Thanks to a wave of new construction, you won’t have to pay higher property taxes – and the city of Charlotte will be able to add police officers and pay higher salaries – under a budget presented Monday.
The budget is growing due to the thousands of new apartments, homes and offices being built throughout the city, as Charlotte adds an estimated 44 new residents a day.
Water bills and a solid waste fee are going up, however. All water customers would pay nearly $21 more a year on their bills. The garbage fee would be increased by $6 a year under City Manager Marcus Jones’ proposed budget.
On the plus side, you wouldn’t pay more to ride the bus or light rail – the second consecutive year Charlotte Area Transit System fares have remained steady. And parking rates at the airport wouldn’t increase either.
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Charlotte’s general fund budget is expected to be $581.4 million – a 5.3 percent increase over the previous year.
Jones started working for the city at the end of last year. In preparing his first budget, Jones said he focused on the City Council’s “Letter to the Community” written after the Keith Scott protests and riots. In the letter, council members pledged to improve police accountability and the department’s relationship with the community, to increase affordable housing, and to bring new jobs to the city.
Jones said he tried to put more money into each of those areas.
▪ The increase in CMPD’s budget was actually started two years ago, when Chief Kerr Putney asked for 125 new officers. The city hired 63 officers last year, and the new budget calls for another 62 officers. The city would hire another 25 support staff.
In addition, the budget calls for spending $1.3 million to buy and equip 32 new vehicles. The city has also budgeted $12.5 million for a new central division station, which serves uptown.
The Charlotte Fire Department would get $1.5 million in operating and capital money for a new ladder company in the former Eastland Mall area.
▪ The budget would provide an additional $2 million for affordable housing this year. The city’s Housing Trust Fund is usually replenished by $15 million every two years.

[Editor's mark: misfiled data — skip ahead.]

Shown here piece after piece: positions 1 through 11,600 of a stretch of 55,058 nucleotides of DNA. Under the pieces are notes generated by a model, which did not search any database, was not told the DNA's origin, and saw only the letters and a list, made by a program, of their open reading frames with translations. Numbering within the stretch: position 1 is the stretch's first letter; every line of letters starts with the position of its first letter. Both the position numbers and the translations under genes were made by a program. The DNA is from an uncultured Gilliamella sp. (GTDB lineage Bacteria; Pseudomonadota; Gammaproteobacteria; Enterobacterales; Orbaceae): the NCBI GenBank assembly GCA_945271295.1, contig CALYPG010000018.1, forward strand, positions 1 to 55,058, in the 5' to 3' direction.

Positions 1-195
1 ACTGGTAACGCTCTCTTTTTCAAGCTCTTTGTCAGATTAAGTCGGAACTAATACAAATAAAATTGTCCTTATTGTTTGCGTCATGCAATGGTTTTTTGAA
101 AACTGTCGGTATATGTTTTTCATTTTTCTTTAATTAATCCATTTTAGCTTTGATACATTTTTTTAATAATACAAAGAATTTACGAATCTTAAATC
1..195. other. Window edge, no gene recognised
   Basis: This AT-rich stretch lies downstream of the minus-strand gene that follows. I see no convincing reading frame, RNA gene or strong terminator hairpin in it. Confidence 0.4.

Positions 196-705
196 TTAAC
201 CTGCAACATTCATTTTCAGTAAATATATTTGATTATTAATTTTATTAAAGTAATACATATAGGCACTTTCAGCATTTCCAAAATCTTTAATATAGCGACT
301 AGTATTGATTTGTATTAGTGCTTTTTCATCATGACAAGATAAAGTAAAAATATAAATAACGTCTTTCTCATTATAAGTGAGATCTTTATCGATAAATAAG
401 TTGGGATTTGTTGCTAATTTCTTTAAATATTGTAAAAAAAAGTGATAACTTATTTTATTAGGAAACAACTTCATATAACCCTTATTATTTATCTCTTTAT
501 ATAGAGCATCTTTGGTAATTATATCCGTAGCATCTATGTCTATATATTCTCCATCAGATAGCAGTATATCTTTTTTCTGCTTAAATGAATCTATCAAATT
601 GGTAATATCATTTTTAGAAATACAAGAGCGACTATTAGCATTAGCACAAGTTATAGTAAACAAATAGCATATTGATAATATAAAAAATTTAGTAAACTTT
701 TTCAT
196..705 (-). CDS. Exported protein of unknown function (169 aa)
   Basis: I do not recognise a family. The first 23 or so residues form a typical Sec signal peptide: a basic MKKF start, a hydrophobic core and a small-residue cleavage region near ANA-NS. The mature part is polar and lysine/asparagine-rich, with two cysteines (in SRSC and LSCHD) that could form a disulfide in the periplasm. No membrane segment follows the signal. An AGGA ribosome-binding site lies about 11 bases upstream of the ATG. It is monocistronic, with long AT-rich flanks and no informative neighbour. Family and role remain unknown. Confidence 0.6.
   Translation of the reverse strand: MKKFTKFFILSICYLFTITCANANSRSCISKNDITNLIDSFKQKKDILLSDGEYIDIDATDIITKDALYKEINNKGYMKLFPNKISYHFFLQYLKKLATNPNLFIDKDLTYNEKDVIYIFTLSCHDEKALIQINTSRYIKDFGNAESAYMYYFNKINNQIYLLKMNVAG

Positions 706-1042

Council members said they wanted to build 5,000 new affordable housing units over three years instead of five years.
▪ The budget calls for an additional $8.5 million for economic development, including $3 million to redevelop North Tryon Street and $1 million to attract and retain businesses.
The city is about halfway through a roughly $800 million spending program for new capital projects. Officials have reallocated money in the capital program to fund a handful of new projects, including $6 million for new transportation projects on South Tryon, South Boulevard, West Boulevard and Parkwood/The Plaza. The improvements are designed to make the streets safer, mostly for pedestrians and bicyclists.
In her State of the City speech earlier this year, Mayor Jennifer Roberts called for the city to implement a new paid family leave policy for moms and dads. That is not in the budget.
Jones said there wasn’t enough time to implement it, though he said the city will continue to study it.
Last year, the city agreed to increase the hourly pay of its full-time workers to at least $15 an hour by 2020. That will happen a year or two sooner, Jones said.
The raise pool for city employees for the upcoming year will be 3 percent if City Council approves the budget.